Quote of the day—Jennifer Granick

Trawling through Google’s search history database enables police to identify people merely based on what they might have been thinking about, for whatever reason, at some point in the past. This is a virtual dragnet through the public’s interests, beliefs, opinions, values and friendships, akin to mind reading powered by the Google time machine. This never-before-possible technique threatens First Amendment interests and will inevitably sweep up innocent people, especially if the keyword terms are not unique and the time frame not precise. To make matters worse, police are currently doing this in secret, which insulates the practice from public debate and regulation.

Jennifer Granick
Surveillance and cybersecurity counsel at the American Civil Liberties Union (ACLU).
Exclusive: Government Secretly Orders Google To Identify Anyone Who Has Searched A Name, Address And Telephone Number
[As I have mentioned before I’ve been impressed with Granick on Internet freedom issues.

Avoid the use of Google. They are evil. Use DuckDuckGo or something similar, use a privacy window in your browser and consider using a VPN such as Private Internet ACCESS.—Joe]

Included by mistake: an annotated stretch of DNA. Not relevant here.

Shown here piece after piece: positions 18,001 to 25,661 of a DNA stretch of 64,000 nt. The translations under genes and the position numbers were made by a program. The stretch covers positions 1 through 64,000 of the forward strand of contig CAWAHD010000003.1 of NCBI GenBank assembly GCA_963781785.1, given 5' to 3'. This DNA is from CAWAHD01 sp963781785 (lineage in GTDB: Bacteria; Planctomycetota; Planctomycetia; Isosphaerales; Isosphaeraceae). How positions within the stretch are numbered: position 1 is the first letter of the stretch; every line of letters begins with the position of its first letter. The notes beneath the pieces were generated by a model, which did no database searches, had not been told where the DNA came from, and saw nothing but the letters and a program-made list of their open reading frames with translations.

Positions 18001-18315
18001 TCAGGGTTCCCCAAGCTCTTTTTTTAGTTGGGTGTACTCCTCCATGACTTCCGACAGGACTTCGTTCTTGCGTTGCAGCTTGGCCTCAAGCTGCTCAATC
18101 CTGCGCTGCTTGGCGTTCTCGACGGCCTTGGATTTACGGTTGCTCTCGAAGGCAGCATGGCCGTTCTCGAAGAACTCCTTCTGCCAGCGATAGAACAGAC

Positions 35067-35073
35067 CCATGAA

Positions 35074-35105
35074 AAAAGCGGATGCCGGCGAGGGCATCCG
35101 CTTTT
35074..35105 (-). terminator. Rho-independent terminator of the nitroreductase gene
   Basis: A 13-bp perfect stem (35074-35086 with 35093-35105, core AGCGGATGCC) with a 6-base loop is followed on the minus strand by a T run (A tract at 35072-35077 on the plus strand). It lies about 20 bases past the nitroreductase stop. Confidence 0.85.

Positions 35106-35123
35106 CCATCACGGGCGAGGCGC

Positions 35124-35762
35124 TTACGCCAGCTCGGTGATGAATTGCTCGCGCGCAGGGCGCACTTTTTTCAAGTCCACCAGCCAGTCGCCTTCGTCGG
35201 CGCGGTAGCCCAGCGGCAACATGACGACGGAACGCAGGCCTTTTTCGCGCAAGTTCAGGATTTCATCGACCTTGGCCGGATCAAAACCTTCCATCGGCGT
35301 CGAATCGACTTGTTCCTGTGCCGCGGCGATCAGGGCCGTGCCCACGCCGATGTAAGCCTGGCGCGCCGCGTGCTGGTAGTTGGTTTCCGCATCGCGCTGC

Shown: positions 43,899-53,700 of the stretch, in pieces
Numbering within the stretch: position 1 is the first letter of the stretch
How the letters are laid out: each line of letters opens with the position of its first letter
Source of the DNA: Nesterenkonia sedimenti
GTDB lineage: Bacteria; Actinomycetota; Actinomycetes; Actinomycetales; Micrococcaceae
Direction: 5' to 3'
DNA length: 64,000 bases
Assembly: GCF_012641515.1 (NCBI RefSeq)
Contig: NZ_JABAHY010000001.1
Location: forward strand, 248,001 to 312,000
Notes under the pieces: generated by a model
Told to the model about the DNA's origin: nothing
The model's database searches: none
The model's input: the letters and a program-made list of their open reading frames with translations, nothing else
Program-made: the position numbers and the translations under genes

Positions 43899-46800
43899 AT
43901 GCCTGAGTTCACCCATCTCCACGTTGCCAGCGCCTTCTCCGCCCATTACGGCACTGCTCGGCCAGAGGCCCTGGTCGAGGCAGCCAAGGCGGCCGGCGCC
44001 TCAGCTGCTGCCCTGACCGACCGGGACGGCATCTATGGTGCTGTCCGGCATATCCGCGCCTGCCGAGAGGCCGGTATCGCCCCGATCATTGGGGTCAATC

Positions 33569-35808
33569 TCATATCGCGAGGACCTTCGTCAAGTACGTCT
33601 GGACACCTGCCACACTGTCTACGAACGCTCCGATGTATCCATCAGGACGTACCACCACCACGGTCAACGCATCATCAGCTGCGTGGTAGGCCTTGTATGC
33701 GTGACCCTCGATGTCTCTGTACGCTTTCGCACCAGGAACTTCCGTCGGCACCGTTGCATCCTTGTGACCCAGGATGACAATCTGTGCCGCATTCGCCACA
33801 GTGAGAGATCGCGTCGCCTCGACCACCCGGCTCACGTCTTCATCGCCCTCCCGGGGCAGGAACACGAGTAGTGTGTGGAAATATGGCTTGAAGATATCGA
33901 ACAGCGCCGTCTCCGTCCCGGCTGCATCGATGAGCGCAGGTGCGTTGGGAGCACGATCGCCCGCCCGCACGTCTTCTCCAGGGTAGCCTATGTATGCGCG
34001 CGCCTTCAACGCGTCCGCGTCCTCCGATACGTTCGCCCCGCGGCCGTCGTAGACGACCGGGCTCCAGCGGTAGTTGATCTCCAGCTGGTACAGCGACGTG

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3 thoughts on “Quote of the day—Jennifer Granick

  1. I’m surprised this isn’t a service sold by goofgle to police departments already. I’m sure it was built as part of a social credit scoring system?
    It seems trivial to line up a set of logic gates that bring one to conclusions about personality types. Kind of like a reverse horoscope system.
    The problem will always lie in the hype. Peoples belief that it works is what matters most.
    Like computer modeled climate science. It seems to me it requires a lot of faith to overlook the malice. The intended, and unintended consequences will be painful.

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